Vague nerve stimulation in chronic heart failure: is it worth it?

Mariana Floria, Mihaela Grecu, Grigore Tinică


In heart failure the major pathophysiology changes are enhanced sympathetic nervous system activity and reduced parasympathetic activation. Despite advances in pharmacologic treatment and interventional therapies such as implantable devices, mortality and morbidity in patients with advanced heart failure is still higher. In the last three decades the novel interventional and device-based therapies aim to restore cardiac autonomic balance by neuromodulation. Chronic vague nerve stimulation (VNS) is a neuromodulator method proposed as a new potential therapy in patients with heart failure. Results of preclinical animal studies and early clinical trials have demonstrated the safety and efficacy of this therapy in heart failure. Although a favorable long-term safety profile was found in human, improvements in the efficacy endpoints in patients with heart failure by VNS are controversially, as demonstrated by one of the largest recently published trial. Despite that VNS does not reduce left ventricular end-systolic volume index, the rate of death or heart failure events in chronic heart failure patients, this new treatment improved quality of life, NYHA functional class, and 6-min walking distance. Large randomized clinical studies are necessary to evaluate the clinical role of this new therapeutic approach in chronic heart failure.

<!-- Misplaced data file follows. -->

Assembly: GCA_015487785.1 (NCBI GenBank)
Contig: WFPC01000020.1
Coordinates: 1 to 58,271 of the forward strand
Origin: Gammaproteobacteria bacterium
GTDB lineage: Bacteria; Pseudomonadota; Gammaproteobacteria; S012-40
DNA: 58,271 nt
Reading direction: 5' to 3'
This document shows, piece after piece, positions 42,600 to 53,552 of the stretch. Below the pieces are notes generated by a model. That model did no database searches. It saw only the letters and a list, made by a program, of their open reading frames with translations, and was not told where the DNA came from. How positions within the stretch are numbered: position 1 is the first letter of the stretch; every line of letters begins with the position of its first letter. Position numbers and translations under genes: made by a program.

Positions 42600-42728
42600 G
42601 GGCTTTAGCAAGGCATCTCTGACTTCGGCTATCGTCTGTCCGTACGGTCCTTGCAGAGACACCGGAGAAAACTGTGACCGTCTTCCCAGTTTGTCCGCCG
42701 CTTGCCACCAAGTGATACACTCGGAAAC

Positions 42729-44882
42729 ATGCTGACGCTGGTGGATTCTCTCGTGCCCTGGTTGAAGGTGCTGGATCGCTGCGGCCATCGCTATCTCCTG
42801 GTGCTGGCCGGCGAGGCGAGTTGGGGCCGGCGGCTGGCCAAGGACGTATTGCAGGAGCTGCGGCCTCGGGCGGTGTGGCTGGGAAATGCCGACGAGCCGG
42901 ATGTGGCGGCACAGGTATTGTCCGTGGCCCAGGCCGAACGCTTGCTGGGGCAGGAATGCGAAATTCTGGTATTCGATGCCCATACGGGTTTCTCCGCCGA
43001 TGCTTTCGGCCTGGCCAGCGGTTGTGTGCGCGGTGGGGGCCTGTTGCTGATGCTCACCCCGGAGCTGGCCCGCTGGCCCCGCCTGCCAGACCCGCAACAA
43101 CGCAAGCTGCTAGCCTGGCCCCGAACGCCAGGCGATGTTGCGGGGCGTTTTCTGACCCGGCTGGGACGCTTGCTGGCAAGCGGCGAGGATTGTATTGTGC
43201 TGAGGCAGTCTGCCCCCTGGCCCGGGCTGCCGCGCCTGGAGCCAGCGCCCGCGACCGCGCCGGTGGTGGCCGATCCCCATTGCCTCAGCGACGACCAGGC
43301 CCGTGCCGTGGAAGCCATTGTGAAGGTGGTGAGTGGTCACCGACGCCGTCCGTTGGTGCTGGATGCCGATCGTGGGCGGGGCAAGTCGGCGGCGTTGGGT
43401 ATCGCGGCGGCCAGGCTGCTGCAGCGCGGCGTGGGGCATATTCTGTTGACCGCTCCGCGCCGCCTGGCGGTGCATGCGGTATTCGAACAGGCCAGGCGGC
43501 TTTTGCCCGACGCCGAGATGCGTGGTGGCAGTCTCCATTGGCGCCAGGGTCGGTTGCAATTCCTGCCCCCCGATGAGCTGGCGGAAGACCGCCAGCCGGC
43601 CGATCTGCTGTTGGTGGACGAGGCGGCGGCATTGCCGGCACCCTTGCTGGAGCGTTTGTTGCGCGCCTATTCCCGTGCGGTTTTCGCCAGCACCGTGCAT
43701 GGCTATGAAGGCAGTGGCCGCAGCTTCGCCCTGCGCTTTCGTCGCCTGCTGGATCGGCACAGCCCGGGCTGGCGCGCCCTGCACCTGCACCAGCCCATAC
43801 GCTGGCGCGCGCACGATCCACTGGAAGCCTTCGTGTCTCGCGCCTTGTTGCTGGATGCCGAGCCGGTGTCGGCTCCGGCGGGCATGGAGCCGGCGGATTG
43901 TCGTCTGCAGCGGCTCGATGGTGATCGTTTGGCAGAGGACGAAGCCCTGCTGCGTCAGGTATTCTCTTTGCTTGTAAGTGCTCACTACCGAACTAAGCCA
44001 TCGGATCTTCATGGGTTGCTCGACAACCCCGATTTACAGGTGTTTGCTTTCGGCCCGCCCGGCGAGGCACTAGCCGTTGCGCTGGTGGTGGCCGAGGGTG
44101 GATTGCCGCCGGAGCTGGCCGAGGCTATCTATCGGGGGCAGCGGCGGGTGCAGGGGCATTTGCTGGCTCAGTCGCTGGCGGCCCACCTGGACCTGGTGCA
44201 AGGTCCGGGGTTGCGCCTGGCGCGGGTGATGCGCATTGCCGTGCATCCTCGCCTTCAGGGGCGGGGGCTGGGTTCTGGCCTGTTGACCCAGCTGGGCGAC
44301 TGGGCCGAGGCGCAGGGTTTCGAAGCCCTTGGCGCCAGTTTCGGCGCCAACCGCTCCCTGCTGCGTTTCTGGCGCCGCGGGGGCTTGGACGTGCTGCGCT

heart failure, vague nerve stimulation, neuromodulation, minim invasive

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Copyright (c) 2017 Mariana Floria, Mihaela Grecu, Grigore Tinică

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ISSN: 2360-6975